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Hi Jim. Not being able to understand speech in noise is the biggest problem for most people with hearing loss. Hearing aids do help but you'll still have difficulties. Its best to utilize communication strategies to keep from going crazy. Move away from the noise source. You'll find that most people do not have a problem with moving outside the noisy environment. This is not always possible. For instance, when your sitting in a restaurant. A pass-around microphone or personal FM system may help.
Your reasoning for learning ASL was the same reasons that I tried using it. Unfortunately, unless your communication partner knows ASL, it does not help. It's excellent tool to exercise the brain though.
You may want to reach out to the Hearing Loss Association of America (HLAA). They formed a group dedicated to veterans. You can find information here: https://www.hearingloss.org/hearing-help/communities/veterans/
Tony in Michigan

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@contentandwell

@arrowshooter Your hearing loss sounds very similar to mine. When I had my last hearing tests (I am due for one next month) it was two years ago. My hearing of sound had not changed much but my word recognition had decreased substantially. Interestingly, when I talk to my son, daughter, husband or sister on my Iphone I hear them very well. When I get a call that has to do with something else, like from a doctor's office of anything of that nature, it's impossible. Sometimes I intentionally let it go to voicemail because my phone captions the message.
I have the Oticon hearing aids with the Connect Clip. The Connect Clip is very helpful in some situations. It is good if you just want to hear one person. It does not help, nor does "live listen" if I put it on a table in the restaurant so I can hear the other people at the table because all of the extraneous noise also gets magnified.
I thought about ASL but I only know one person who knows it so I would only be able to communicate with her. She used to teach deaf children. I think for me learning lip reading would be more helpful.
JK

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Yep, lots of similarities. I have OPN and Connect Clip which works as you described. I also use it to connect to my computer for audio. I have the Roger mic as well and it works about the same (but with some differences) as Connect Clip.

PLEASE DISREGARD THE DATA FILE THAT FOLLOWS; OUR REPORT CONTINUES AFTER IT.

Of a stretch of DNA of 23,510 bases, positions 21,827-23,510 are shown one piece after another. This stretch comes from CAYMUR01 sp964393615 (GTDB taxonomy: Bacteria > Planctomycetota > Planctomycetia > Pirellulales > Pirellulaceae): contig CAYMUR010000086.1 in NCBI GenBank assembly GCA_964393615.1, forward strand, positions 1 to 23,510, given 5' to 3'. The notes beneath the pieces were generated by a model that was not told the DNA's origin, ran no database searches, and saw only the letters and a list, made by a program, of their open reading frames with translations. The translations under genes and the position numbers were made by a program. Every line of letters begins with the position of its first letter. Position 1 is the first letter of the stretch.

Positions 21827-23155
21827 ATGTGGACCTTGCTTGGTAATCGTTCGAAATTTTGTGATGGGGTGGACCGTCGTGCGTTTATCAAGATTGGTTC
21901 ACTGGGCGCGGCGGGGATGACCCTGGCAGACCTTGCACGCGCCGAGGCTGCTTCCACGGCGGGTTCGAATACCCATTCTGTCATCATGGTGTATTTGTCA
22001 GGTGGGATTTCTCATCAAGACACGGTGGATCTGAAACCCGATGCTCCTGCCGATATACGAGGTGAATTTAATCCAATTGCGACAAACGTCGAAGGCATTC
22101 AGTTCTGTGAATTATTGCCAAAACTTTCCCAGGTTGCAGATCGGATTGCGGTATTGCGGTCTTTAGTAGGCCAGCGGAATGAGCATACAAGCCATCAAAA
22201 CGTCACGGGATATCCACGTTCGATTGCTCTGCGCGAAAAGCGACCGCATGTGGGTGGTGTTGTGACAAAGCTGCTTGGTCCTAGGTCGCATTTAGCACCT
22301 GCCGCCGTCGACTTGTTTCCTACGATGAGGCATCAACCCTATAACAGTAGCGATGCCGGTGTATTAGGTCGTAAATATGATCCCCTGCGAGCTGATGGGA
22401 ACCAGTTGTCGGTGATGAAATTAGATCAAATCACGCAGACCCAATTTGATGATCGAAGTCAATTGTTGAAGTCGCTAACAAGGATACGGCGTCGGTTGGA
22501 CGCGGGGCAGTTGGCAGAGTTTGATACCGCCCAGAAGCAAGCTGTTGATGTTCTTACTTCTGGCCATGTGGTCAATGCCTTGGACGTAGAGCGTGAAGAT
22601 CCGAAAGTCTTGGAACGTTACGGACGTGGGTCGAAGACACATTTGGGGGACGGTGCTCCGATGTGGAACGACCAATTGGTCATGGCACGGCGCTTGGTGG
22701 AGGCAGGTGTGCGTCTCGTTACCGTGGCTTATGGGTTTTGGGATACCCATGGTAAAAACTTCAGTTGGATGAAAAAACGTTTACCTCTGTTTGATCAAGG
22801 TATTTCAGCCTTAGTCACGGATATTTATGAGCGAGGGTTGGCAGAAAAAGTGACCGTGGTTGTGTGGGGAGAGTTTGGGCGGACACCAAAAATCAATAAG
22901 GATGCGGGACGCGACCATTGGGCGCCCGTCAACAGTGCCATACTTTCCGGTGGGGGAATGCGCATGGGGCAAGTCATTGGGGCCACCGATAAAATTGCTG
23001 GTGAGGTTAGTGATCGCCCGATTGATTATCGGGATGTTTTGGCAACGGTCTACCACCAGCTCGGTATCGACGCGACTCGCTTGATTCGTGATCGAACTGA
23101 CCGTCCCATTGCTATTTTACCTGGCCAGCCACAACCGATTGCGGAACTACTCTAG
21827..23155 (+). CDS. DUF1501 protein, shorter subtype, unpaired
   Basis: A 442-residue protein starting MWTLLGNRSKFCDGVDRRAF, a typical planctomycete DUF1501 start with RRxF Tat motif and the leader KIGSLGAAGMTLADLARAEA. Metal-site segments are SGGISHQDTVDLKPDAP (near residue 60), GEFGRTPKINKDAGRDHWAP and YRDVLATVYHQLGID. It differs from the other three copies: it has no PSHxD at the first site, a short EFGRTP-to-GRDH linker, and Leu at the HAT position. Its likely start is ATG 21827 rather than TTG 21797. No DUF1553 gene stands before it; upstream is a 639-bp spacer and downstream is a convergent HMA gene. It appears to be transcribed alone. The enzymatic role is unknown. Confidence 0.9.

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@tonyinmi

Hi Jim. Not being able to understand speech in noise is the biggest problem for most people with hearing loss. Hearing aids do help but you'll still have difficulties. Its best to utilize communication strategies to keep from going crazy. Move away from the noise source. You'll find that most people do not have a problem with moving outside the noisy environment. This is not always possible. For instance, when your sitting in a restaurant. A pass-around microphone or personal FM system may help.
Your reasoning for learning ASL was the same reasons that I tried using it. Unfortunately, unless your communication partner knows ASL, it does not help. It's excellent tool to exercise the brain though.
You may want to reach out to the Hearing Loss Association of America (HLAA). They formed a group dedicated to veterans. You can find information here: https://www.hearingloss.org/hearing-help/communities/veterans/
Tony in Michigan

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Are you Tony F who I met at HLAA convention in Mpls a year ago?

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@arrowshooter

Yep, lots of similarities. I have OPN and Connect Clip which works as you described. I also use it to connect to my computer for audio. I have the Roger mic as well and it works about the same (but with some differences) as Connect Clip.

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@arrowshooter I really need to learn the other functions of my Connect Clip, I only use it as a microphone on someone I am conversing with. I am completely unfamiliar with the Roger mic. I will have to check that out.
JK

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@tonyinmi

Hi Jim. Not being able to understand speech in noise is the biggest problem for most people with hearing loss. Hearing aids do help but you'll still have difficulties. Its best to utilize communication strategies to keep from going crazy. Move away from the noise source. You'll find that most people do not have a problem with moving outside the noisy environment. This is not always possible. For instance, when your sitting in a restaurant. A pass-around microphone or personal FM system may help.
Your reasoning for learning ASL was the same reasons that I tried using it. Unfortunately, unless your communication partner knows ASL, it does not help. It's excellent tool to exercise the brain though.
You may want to reach out to the Hearing Loss Association of America (HLAA). They formed a group dedicated to veterans. You can find information here: https://www.hearingloss.org/hearing-help/communities/veterans/
Tony in Michigan

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Yes, I am already participating in the Veterans Across America Virtual Chapter. I have not seen any other reference to that Chapter on this site – yet.

I'm on the Veterans Outreach Committee in HLAA WI too.